Riot Platforms, a well-known bitcoin mining company, has recently decided to switch accounting firms, dismissing its previous firm Marcum and welcoming Deloitte as its new partner. This surprising move has raised a few eyebrows, especially considering the delicate relationship between large accounting firms and the crypto industry.
Deloitte is now set to act as Riot Platforms’ independent registered public accounting firm for 2023, taking over the auditing of its consolidated financial statements, which Marcum had previously handled for the fiscal years between 2018 and 2022. Interestingly, the decision was not due to any disagreement over accounting principles, financial statement disclosure, or audit scope or procedure, according to a regulatory filing.
This auditor change comes at a time when some crypto companies have voiced concerns that big accounting firms are hesitant to provide auditing services to them. For instance, Mazars Group, which had previously taken on clients like Crypto.com and Binance, reportedly suspended its work with crypto companies in December.
A Binance spokesperson had stated that the so-called Big Four accounting firms (Deloitte, Ernst & Young (EY), PricewaterhouseCoopers (PwC), and KPMG) are hesitant to conduct a proof-of-reserves audit for a private crypto company. Meanwhile, accounting firm Armanino, which had conducted multiple proof-of-reserves audits for the crypto exchange Kraken in 2022, has also reportedly paused its work within the crypto industry.
On the other hand, a recent survey conducted by Bloomberg revealed that nearly half (46%) of the 24 surveyed crypto companies have their full financial audits done by one of the Big Four accounting firms. This highlights a potential divide in how these major firms view and approach the crypto industry and its companies.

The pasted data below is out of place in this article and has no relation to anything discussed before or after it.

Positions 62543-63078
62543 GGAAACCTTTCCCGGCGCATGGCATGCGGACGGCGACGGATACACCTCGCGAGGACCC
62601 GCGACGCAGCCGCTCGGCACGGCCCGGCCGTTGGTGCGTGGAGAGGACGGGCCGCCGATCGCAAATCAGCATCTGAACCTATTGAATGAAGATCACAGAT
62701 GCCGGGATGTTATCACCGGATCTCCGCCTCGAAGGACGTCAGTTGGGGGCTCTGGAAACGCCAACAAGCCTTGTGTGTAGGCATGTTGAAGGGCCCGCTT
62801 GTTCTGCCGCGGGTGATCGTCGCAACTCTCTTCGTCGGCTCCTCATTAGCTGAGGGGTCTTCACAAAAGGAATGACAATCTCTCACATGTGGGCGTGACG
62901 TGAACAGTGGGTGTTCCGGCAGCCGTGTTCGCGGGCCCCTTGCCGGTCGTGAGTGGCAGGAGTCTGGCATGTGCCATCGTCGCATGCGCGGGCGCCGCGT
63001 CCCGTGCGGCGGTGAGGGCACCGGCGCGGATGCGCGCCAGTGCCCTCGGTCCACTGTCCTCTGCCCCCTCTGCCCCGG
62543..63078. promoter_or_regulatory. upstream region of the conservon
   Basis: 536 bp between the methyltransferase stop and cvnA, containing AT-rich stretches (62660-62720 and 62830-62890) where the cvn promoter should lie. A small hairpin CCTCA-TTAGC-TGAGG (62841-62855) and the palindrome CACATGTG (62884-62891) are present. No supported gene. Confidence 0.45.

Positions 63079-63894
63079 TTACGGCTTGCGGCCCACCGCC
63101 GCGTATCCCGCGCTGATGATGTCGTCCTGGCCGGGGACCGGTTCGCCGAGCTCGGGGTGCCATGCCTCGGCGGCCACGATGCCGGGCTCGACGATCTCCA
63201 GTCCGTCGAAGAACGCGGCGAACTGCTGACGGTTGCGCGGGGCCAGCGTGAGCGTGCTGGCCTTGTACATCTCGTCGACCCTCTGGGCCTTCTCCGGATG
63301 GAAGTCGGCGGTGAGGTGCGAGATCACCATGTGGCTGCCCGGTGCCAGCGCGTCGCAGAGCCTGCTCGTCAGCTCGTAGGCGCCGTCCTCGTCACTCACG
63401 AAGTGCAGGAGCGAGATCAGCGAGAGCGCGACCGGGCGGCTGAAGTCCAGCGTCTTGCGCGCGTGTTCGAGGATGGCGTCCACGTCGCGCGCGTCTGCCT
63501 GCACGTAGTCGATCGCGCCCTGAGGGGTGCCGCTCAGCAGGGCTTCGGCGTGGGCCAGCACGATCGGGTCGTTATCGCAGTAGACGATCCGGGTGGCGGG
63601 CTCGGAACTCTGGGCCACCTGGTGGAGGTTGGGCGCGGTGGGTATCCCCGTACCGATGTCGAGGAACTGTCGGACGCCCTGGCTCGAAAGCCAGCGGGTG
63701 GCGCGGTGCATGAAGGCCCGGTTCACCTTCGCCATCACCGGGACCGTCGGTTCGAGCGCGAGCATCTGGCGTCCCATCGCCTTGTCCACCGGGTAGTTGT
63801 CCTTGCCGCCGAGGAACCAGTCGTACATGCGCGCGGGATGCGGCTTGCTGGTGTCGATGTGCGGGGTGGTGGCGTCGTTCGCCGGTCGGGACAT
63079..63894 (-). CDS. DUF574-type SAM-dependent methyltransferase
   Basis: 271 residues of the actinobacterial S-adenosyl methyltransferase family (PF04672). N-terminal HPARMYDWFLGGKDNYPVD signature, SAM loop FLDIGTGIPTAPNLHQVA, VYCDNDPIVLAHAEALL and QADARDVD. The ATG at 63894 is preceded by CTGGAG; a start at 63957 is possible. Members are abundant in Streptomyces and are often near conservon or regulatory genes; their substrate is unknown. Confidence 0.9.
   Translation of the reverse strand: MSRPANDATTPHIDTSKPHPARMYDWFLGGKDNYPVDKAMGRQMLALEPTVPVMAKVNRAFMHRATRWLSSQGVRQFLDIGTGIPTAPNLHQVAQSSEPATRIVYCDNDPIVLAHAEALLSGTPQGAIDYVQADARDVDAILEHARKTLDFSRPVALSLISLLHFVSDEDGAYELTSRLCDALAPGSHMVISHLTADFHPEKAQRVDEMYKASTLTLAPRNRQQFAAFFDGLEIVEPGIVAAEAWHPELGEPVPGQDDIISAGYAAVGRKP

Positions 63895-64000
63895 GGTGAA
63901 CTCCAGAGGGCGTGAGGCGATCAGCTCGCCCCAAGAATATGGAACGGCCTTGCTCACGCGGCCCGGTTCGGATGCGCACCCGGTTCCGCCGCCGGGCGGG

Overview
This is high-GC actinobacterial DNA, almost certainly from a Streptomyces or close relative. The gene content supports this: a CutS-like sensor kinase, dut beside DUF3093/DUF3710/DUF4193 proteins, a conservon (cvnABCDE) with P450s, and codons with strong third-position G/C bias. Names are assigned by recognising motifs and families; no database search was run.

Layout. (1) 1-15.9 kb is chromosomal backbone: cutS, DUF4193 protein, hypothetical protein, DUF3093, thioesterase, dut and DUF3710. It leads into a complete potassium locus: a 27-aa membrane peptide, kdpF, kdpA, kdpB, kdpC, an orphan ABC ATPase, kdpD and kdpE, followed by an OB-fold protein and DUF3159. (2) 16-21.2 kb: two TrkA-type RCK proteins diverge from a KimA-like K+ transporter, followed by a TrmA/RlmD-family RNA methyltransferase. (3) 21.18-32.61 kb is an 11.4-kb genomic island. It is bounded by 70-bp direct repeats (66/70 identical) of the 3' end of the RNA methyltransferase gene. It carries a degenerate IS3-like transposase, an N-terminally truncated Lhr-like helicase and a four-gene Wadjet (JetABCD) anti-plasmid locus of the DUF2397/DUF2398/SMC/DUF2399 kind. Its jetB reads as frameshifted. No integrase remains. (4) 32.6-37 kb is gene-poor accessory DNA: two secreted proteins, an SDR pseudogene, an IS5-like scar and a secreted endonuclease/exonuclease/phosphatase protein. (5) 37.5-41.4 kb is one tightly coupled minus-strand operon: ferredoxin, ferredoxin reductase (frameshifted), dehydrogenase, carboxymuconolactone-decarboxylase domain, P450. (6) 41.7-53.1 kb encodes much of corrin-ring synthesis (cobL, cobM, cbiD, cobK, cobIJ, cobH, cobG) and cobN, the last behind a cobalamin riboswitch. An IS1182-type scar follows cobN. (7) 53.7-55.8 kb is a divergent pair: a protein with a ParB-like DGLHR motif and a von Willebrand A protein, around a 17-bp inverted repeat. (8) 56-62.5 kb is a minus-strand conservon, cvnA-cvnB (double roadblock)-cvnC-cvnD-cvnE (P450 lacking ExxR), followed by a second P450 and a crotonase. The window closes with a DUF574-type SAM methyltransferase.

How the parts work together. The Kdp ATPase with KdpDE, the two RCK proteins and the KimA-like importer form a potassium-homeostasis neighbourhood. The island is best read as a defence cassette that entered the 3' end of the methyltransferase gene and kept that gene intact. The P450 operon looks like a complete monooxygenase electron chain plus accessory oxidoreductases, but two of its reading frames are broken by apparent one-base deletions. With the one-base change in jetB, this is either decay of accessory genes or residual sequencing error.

The reasons behind this complex relationship between large accounting firms and crypto companies remain uncertain. Some believe that the volatility of the crypto market and the lack of clear regulations might deter the Big Four firms from taking on additional crypto clients. However, the recent move by Riot Platforms embracing Deloitte as its new auditor indicates that, despite these uncertainties, some crypto companies are still forging ahead and partnering with the big names in the accounting world.
So, while the crypto industry continues to grow and evolve, the relationship between these companies and large accounting firms remains unpredictable. It remains to be seen whether the Big Four will begin to embrace the crypto industry on a larger scale, or if they will maintain their cautious stance in relation to these burgeoning businesses. As the crypto landscape shifts, these relationships between auditors and clients will likely continue to be a topic of interest for those who follow the industry closely.